Analytical Studies in World Music

Analytical Studies in World Music

Analytical Studies in World Music

Analytical Studies in World Music

Synopsis

Combining the approaches of ethnomusicology and music theory,Analytical Studies in World Musicoffers fresh perspectives for thinking about how musical sounds are shaped, arranged, and composed by their diverse makers worldwide. Eleven inspired, insightful, and in-depth explanations of Iranian sung poetry, Javanese and Balinesegamelanmusic, Afro-Cuban drumming, flamenco, modern American chamber music, and a wealth of other genres create a border-erasing compendium of ingenious music analyses.
Through description of contexts of performance and creation, and especially compositional and formal construction, each chapter proposes stimulating ways to hear, conceive, and imagine these repertoires. Selections on the companion CD are carefully matched with extensive transcriptions and illuminating diagrams in every chapter. Opening rich cross-cultural perspectives on music, this volume addresses the practical needs of students and scholars in the contemporary world of fusions, contact, borrowing, and curiosity about music everywhere.

Excerpt

A symphony is a musical epic… a journey leading through the boundless reaches of the external world,” says the narrator in The Book of Laughter and Forgetting, Milan Kundera's fantasia-like novel of Czechoslovakia in the throes of mid-twentieth-century communism, but “the journey of the variation form leads to that second infinity, the infinity of internal variety concealed in all things.” He is recalling what his father tenderly taught him as a child: that symphonies progress through a limitless musical field, whereas variations descend deep into a paradoxical space that is both bounded and infinite; and that the two archetypes encompass the eternal questions music poses.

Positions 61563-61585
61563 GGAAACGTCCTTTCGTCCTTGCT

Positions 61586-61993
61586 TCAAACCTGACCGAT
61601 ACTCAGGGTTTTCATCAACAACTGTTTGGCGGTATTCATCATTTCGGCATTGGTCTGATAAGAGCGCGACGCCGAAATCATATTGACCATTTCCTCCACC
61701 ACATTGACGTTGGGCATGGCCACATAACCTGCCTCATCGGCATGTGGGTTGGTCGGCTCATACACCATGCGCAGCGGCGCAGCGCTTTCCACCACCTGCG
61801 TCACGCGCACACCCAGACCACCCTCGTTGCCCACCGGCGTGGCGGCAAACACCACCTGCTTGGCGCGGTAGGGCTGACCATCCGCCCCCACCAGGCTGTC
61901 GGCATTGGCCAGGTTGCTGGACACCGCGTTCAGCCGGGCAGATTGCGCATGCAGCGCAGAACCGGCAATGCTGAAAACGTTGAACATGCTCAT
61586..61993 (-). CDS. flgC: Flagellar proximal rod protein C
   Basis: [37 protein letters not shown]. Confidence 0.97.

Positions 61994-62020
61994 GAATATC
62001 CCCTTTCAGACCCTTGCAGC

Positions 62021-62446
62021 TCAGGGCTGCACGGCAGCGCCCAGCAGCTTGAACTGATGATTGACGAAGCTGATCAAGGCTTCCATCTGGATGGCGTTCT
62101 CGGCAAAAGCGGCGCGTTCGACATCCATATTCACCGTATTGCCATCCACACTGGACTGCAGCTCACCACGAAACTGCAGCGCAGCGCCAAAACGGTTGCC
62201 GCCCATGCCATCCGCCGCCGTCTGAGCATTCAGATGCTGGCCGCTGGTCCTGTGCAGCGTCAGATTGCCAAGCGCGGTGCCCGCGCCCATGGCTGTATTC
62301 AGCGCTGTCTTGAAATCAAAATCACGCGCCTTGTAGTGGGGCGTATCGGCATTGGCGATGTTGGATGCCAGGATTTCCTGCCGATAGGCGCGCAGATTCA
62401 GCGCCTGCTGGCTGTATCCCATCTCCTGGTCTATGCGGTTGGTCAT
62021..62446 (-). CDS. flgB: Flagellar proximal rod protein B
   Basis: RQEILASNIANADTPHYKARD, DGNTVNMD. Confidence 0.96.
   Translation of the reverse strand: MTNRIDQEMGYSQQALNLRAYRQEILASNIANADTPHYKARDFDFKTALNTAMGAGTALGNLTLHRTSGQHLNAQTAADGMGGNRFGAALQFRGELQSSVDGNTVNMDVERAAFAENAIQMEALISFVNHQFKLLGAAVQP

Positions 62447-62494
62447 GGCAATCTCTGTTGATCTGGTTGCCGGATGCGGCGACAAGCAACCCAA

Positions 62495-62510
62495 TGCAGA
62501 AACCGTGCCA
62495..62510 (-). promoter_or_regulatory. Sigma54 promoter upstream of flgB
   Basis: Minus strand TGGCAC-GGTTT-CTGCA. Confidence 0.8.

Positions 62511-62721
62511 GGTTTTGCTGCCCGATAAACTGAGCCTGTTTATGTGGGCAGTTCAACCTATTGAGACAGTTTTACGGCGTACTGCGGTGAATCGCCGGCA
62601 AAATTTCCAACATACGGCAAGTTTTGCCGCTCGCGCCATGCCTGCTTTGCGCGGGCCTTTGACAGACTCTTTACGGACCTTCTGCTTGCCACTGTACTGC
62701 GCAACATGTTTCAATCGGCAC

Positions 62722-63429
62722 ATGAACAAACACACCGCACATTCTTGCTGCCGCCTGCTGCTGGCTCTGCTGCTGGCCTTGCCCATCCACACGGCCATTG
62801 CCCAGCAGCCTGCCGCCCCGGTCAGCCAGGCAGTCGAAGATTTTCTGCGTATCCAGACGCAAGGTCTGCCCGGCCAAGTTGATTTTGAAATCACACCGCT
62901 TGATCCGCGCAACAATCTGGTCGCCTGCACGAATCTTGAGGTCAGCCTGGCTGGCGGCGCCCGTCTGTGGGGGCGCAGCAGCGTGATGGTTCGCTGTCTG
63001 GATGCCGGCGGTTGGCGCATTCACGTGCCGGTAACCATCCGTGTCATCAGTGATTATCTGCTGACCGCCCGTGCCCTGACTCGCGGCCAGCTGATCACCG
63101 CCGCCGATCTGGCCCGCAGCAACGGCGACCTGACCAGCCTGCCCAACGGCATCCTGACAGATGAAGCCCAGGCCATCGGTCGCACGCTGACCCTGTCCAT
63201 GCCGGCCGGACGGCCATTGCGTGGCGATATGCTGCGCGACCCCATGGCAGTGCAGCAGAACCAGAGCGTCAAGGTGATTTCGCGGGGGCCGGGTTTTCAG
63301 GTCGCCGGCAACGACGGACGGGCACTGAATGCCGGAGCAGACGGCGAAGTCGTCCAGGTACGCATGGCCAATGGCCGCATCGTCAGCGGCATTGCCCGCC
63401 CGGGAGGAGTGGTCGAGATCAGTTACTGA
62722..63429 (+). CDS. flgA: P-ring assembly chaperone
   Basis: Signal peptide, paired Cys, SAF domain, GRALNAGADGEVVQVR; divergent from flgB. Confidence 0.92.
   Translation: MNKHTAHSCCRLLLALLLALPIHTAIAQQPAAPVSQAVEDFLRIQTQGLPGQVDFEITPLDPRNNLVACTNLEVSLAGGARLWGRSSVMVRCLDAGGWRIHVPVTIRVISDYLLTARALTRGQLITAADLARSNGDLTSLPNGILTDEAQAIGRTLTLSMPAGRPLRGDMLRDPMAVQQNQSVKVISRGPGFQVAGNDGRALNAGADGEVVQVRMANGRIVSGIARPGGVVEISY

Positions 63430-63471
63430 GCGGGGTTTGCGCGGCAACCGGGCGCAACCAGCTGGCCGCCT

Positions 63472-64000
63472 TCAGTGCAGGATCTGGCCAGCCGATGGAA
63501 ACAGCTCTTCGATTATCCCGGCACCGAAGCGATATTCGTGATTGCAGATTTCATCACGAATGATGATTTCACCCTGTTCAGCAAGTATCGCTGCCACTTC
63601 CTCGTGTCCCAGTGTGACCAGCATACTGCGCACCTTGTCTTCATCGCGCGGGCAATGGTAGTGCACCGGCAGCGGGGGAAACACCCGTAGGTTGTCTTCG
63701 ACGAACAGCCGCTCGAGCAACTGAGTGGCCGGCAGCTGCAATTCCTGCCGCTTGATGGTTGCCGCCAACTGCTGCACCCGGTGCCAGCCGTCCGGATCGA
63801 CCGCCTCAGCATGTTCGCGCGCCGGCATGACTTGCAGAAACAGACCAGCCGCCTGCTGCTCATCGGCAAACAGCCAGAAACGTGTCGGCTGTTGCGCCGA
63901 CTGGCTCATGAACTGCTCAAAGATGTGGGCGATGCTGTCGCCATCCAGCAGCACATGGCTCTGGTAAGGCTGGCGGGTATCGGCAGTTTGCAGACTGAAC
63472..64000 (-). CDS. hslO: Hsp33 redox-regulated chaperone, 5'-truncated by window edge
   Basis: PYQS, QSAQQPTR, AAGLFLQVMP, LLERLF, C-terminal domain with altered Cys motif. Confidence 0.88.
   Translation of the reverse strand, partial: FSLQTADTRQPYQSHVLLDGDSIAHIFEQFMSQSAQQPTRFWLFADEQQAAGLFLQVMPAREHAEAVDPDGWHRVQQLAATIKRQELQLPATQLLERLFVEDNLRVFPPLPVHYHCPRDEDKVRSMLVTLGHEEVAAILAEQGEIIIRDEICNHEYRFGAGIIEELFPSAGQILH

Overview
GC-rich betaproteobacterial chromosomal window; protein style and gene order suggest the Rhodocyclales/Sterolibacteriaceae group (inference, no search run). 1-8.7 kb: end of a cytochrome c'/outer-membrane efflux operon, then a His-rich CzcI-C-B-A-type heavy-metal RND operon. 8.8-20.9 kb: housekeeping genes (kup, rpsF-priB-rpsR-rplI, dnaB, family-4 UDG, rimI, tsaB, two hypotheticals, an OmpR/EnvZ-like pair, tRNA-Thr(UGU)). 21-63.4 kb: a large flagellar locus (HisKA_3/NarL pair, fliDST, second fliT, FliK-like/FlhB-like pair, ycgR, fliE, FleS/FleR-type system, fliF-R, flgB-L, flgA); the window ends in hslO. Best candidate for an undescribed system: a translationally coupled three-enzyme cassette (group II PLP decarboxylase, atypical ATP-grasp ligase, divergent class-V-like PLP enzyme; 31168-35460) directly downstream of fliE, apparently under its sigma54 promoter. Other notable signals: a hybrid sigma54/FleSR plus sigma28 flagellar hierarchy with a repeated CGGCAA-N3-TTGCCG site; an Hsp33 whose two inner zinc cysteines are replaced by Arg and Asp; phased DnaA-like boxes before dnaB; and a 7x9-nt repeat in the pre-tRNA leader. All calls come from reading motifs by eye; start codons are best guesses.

In life we aspire to both kinds of journeys, accepting that we cannot literally travel as far as we might wish, but grateful that music evokes them. Music-knowledge is wisdom, and we require it in both of its contrasting manifestations. Kundera longs especially for the inner passage: “That the external infinity escapes us we accept with equanimity; the guilt over letting the second infinity escape follows us to the grave. While pondering the infinity of the stars, we ignore the infinity of our father.”

Kundera's exemplars for these complementary sorts of musical explorations were Ludwig van Beethoven and other great European composers, whose compositions he contrasted with the Czech pop music “idiocy” of the era, mocked as “music minus memory.” in his time and place this apparent choice, politically charged, was between art and mass-market music, and Kundera makes a clear claim of superiority for the former. But he and his father, thoughtful contemplators, also invoke spiritual qualities by comparing musical space and time . . .

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